Contributor: Marna Owen My apologies to all my readers and to Marna for not posting this sooner, but I somehow missed seeing it was waiting to be published. If you have tonight free, drop other movie plans and watch this because it is the last night to do so!
If you’re in the mood for a story about cultural identity and cross cultural conflict with a happy ending, get creative with poblano peppers and sticky rice and sit down to a delicious viewing of East Side Sushi, on NextFlix until March 13.
ESS is the story of Juana, a Mexican American and single mother who lives with her widowed father and young daughter Lydia in East Oakland, California. The film begins with scenes of Jauna and her father rising pre-dawn to shop for their fruit cart. Lydia, also roused from her warm bed for the early morning ritual, dozes in a chair before school as they chop and prep the fruit. They work their multiple jobs without complaining, though it’s becoming clear that the father’s aching back is starting to limit his capacity and threaten the family’s ability to pay its bills. When Juana is robbed at gun point after a long day of selling fruit from the cart, it causes her to re-think her career. Seeking new challenges and medical benefits, she lands a job at Osaka Japanese restaurant. Initially, Juana is hired to assist the sushi chefs in basic food prep and clean up. Juana willingly accepts any menial task, but she is also ambitious. She watches, learns, and through practice, begins to excel in creating sushi. Chef Aki recognizes her talent and eventually allows her to prepare more delicate and complicated sushi dishes in the kitchen, even introducing Juana’s “Mayan Sun Roll” on the menu. But when Juana makes a plea to restaurant owner Mr. Akido to take a place with her fellow sushi chefs in front of customers, he refuses. In Japan, sushi is traditionally the domain of men, and Mr. Akido is unwilling to advance Juana, a woman and a Latina, to this level. To do so would risk the authenticity of his restaurant. Juana reminds Mr. Akido that Latinx are vital workers in virtually every restaurant, but almost always playing supporting roles in the kitchen. All she asks for is visibility and reward for her contributions and skill. Mr. Akido is unrelenting. Juana quits and takes a job at a car wash to make ends meet—but her culinary journey continues.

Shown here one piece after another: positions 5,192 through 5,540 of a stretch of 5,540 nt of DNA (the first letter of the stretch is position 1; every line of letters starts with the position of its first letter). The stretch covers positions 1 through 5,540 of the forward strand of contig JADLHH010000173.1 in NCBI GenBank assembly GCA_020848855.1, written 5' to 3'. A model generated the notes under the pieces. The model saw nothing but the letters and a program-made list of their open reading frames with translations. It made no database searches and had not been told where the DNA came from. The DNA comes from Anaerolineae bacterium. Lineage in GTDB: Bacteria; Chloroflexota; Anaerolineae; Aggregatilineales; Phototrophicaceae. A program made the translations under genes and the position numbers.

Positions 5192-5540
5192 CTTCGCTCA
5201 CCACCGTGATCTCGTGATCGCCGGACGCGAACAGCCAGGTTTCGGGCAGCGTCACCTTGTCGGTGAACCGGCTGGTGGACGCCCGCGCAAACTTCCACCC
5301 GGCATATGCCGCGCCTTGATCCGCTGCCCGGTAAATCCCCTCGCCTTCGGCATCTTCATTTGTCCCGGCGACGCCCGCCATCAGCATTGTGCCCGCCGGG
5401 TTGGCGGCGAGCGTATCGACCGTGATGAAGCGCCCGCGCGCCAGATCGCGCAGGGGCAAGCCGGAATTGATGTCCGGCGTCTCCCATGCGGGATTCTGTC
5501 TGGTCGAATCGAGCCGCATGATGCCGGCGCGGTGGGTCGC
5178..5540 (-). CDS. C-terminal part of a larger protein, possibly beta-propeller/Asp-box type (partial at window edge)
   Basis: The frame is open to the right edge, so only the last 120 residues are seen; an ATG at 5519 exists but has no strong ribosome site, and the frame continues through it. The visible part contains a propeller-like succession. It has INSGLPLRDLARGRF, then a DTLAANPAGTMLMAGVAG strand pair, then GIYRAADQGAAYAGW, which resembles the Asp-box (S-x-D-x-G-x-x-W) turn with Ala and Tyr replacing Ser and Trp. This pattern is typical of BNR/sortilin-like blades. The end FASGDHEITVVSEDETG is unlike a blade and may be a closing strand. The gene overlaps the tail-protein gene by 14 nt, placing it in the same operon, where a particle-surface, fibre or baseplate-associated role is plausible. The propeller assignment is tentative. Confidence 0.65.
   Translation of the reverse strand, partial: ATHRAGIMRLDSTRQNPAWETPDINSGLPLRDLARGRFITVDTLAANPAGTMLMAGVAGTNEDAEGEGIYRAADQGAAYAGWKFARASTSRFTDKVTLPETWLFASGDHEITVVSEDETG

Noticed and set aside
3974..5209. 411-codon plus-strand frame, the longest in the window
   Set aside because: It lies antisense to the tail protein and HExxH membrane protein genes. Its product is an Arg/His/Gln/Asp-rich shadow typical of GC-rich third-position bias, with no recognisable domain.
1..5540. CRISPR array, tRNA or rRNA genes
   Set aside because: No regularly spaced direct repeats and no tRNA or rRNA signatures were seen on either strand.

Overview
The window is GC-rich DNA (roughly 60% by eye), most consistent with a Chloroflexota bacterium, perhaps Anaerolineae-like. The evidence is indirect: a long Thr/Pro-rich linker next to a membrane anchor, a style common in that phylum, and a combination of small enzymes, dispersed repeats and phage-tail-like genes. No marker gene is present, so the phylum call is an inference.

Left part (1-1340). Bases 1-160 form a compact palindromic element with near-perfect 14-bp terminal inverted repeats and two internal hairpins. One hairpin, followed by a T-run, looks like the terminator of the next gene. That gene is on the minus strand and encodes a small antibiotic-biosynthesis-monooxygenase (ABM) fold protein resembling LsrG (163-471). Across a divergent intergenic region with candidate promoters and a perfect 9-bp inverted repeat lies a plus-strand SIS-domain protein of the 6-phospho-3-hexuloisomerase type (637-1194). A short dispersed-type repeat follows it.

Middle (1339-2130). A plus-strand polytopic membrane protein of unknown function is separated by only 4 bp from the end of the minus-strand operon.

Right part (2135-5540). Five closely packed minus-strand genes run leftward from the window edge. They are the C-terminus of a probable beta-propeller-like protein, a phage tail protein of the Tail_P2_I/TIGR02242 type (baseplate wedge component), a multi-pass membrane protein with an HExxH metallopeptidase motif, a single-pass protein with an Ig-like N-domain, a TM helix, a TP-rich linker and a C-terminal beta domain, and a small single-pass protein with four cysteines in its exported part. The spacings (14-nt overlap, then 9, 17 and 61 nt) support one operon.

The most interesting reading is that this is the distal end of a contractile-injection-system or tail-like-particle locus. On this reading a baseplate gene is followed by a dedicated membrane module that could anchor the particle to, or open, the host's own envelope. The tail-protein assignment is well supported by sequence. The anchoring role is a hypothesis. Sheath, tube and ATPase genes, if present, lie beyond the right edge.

Film maker Anthony Lucero showcases the city of Oakland and in particular the vibrant Latinx community of the Fruitvale District and International Boulevard. He gives equal homage to the art of sushi, shooting in two local Oakland restaurants, Coach Sushi and Midori, both on Grand Avenue.
For more interesting reading about women sushi chefs: